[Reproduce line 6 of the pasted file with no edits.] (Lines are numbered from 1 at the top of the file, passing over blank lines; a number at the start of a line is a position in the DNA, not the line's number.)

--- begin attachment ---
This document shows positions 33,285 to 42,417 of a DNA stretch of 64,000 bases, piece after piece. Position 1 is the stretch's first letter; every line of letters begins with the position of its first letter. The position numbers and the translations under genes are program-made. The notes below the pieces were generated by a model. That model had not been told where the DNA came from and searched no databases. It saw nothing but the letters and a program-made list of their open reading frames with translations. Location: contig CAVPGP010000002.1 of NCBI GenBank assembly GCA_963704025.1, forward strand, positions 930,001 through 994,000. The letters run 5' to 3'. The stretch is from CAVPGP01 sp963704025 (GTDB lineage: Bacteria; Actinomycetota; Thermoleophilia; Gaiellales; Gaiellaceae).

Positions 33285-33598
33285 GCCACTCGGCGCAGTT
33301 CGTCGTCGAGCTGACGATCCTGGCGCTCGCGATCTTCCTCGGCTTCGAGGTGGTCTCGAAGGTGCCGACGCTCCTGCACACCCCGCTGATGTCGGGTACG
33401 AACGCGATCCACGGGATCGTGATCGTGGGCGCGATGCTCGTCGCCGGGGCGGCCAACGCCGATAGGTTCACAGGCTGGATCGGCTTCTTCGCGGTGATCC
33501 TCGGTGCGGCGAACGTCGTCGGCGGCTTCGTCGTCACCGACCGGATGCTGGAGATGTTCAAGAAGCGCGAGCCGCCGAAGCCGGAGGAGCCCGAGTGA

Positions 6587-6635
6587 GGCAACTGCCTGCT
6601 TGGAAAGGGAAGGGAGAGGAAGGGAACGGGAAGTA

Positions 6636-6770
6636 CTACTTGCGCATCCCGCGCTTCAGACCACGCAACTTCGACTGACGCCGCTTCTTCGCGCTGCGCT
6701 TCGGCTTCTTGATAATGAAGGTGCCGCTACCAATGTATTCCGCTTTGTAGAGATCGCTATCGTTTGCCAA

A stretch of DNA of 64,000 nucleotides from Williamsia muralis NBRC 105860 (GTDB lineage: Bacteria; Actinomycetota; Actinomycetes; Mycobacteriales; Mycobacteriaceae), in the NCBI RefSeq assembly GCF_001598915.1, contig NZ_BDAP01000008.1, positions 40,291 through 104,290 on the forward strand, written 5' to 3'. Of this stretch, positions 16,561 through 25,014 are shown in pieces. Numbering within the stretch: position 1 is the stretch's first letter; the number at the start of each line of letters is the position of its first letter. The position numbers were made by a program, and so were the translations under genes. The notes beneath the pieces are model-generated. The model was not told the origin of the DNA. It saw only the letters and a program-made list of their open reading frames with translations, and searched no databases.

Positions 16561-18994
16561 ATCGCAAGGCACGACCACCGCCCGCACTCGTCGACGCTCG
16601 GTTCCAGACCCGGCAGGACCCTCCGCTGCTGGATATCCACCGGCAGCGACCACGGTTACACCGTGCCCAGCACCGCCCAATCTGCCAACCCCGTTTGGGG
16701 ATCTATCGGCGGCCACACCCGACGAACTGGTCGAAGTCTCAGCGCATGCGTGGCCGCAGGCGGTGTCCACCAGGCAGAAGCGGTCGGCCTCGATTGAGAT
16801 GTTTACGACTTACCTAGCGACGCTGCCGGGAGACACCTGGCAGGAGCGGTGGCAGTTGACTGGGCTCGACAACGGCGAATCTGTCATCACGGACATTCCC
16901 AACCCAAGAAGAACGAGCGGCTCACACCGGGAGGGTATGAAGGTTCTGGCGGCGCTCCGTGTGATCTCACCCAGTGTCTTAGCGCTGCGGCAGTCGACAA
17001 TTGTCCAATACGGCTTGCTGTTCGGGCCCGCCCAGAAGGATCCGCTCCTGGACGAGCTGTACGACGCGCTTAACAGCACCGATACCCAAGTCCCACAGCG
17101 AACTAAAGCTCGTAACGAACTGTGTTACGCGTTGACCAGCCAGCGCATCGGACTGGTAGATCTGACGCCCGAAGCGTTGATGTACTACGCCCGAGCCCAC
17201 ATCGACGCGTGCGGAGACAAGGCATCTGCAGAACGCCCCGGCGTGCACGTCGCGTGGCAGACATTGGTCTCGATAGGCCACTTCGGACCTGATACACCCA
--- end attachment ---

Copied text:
33501 TCGGTGCGGCGAACGTCGTCGGCGGCTTCGTCGTCACCGACCGGATGCTGGAGATGTTCAAGAAGCGCGAGCCGCCGAAGCCGGAGGAGCCCGAGTGA